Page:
When Griswold and Fielden entered into the cigarette vending machine business in 1948, they had only one such machine. In 1960, Miami Cigarette Machine Co. of Dade had machines at approximately 800 locations and Miami Cigarette Machine Co. of Broward had machines at 170 locations. Some of these locations were solicited and some were purchased from other companies. None of the companies from which machines and locations were purchased were corporations.

In the operation of a vending machine business, the most important factor is the placement of machines in good locations. In the Miami area, for the privilege of putting one of its cigarette vending machines on someone else's property, e.g., restaurants, drugstores, grocery stores, gas stations, etc., an operator is required to pay to the occupant of such property a commission on each pack of cigarettes sold from the machine, ranging from one-half cent to 2 cents per pack.

In some cases the agreement is reduced to writing while in others it remains merely an oral understanding. When reduced to writing, the agreement usually provides a definite period of time, 1 to 3 years, during which the machine is to remain at the location. In most cases the owner of the location would be paid a bonus of up to $500 at the outset of the agreement. Additional bonuses would have to be paid upon each renegotiation of the agreement. In situations where the agreement is not reduced to writing, there is no bonus paid, and only commissions are paid based on the number of packs of cigarettes sold.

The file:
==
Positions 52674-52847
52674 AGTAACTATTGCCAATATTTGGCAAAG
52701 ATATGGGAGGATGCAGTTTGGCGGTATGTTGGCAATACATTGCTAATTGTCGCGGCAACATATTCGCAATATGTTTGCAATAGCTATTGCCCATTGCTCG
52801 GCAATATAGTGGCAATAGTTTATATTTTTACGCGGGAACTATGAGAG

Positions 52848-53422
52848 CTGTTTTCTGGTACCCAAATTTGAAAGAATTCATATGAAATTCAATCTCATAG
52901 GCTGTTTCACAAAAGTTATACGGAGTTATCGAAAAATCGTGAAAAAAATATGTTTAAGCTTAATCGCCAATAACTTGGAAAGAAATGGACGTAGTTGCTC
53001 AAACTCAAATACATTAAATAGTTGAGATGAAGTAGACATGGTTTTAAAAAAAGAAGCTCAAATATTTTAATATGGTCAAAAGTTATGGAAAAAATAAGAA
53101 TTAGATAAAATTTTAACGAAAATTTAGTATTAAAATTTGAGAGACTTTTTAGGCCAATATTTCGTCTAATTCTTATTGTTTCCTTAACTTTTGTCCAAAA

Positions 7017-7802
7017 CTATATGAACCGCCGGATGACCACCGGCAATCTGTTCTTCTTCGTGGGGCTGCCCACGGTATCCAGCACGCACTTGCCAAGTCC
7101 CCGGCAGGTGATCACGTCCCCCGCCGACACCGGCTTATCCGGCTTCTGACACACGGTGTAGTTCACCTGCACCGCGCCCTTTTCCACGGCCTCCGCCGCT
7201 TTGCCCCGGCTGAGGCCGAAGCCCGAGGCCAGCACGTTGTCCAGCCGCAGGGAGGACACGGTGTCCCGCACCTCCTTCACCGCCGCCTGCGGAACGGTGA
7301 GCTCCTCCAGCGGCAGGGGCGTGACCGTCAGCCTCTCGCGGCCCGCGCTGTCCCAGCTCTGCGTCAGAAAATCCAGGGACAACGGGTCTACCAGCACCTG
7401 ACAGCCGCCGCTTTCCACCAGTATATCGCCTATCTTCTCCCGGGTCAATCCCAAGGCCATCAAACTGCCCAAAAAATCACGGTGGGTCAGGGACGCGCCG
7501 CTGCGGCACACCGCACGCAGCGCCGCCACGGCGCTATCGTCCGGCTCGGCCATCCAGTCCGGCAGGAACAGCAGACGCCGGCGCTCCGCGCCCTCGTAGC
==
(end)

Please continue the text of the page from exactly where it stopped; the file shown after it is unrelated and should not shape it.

On April 4, 1960, Griswold and Fielden purchased all of the outstanding capital stock of Independent Cigarette Service, Inc. (hereinafter referred to as Independent No. 1), a Florida corporation whose principal assets were 500 cigarette machines at various locations and cigarette inventory. The purchase agreement provided in part as follows:

THIS AGREEMENT made and executed this 4th day of April, 1960, between LEWIS SPRATLAN, RAY HELFRICH, JACK MESE, PAUL C. TAYLOR and ROBERT S. MILLER, parties of the first part, hereinafter called Sellers, and J. F. FIELDEN and E. T. GRISWOLD, parties of the second part, hereinafter called Purchasers, WITNESSETH: